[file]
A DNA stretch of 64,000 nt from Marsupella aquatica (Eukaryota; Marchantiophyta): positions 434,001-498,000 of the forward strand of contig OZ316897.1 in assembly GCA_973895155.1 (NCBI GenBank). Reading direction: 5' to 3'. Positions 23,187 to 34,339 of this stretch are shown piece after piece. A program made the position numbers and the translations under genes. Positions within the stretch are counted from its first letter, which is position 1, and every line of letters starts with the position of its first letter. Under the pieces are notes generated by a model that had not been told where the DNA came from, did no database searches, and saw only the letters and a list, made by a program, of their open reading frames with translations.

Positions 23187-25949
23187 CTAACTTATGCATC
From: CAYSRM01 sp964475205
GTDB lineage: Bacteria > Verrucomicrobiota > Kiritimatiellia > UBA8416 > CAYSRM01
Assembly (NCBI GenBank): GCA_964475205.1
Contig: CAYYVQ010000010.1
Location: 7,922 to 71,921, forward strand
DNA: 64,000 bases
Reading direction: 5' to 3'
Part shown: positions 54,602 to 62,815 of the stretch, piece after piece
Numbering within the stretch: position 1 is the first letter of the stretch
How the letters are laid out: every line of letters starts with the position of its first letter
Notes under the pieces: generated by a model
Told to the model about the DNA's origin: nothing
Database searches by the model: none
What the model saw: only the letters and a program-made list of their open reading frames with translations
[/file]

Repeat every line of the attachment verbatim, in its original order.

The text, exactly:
A DNA stretch of 64,000 nt from Marsupella aquatica (Eukaryota; Marchantiophyta): positions 434,001-498,000 of the forward strand of contig OZ316897.1 in assembly GCA_973895155.1 (NCBI GenBank). Reading direction: 5' to 3'. Positions 23,187 to 34,339 of this stretch are shown piece after piece. A program made the position numbers and the translations under genes. Positions within the stretch are counted from its first letter, which is position 1, and every line of letters starts with the position of its first letter. Under the pieces are notes generated by a model that had not been told where the DNA came from, did no database searches, and saw only the letters and a list, made by a program, of their open reading frames with translations.

Positions 23187-25949
23187 CTAACTTATGCATC
From: CAYSRM01 sp964475205
GTDB lineage: Bacteria > Verrucomicrobiota > Kiritimatiellia > UBA8416 > CAYSRM01
Assembly (NCBI GenBank): GCA_964475205.1
Contig: CAYYVQ010000010.1
Location: 7,922 to 71,921, forward strand
DNA: 64,000 bases
Reading direction: 5' to 3'
Part shown: positions 54,602 to 62,815 of the stretch, piece after piece
Numbering within the stretch: position 1 is the first letter of the stretch
How the letters are laid out: every line of letters starts with the position of its first letter
Notes under the pieces: generated by a model
Told to the model about the DNA's origin: nothing
Database searches by the model: none
What the model saw: only the letters and a program-made list of their open reading frames with translations